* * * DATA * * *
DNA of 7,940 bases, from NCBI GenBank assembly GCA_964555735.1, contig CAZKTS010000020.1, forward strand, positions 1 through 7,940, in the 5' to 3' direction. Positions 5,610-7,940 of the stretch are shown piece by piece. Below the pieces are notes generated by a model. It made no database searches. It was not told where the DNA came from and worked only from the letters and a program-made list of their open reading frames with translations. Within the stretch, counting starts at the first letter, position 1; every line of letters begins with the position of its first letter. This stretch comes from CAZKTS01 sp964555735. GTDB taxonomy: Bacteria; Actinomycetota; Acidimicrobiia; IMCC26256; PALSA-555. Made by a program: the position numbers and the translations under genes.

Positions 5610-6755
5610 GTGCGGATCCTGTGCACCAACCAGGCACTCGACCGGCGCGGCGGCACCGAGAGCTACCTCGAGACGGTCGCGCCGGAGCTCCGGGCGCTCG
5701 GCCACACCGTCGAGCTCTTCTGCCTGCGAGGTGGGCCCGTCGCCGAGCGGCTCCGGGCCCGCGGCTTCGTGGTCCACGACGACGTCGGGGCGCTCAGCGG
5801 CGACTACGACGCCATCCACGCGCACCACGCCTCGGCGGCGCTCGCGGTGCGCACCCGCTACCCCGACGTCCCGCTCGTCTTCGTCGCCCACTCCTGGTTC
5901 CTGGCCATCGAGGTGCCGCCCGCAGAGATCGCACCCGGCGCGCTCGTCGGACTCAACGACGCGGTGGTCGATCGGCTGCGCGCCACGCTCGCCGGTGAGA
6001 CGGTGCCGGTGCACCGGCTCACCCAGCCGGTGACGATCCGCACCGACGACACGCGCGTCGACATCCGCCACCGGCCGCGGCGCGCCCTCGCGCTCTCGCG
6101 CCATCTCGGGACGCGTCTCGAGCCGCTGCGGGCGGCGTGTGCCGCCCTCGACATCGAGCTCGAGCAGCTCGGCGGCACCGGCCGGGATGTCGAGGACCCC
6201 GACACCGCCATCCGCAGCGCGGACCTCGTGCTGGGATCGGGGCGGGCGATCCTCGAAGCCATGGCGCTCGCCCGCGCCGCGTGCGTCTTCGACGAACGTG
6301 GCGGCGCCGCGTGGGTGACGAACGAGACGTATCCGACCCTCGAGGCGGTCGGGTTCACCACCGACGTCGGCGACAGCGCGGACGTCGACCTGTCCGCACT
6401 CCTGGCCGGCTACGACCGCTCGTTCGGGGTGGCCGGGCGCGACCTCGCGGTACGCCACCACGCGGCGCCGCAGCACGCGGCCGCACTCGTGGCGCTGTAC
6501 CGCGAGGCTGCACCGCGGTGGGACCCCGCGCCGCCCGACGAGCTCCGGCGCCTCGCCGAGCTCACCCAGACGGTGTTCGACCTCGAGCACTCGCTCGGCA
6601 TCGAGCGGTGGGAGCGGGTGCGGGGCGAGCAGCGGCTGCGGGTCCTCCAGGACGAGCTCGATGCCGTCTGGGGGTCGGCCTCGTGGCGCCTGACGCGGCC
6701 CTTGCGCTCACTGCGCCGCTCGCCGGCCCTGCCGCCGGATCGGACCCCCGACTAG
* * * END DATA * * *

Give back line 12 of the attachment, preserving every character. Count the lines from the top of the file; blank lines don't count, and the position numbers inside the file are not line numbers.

6501 CGCGAGGCTGCACCGCGGTGGGACCCCGCGCCGCCCGACGAGCTCCGGCGCCTCGCCGAGCTCACCCAGACGGTGTTCGACCTCGAGCACTCGCTCGGCA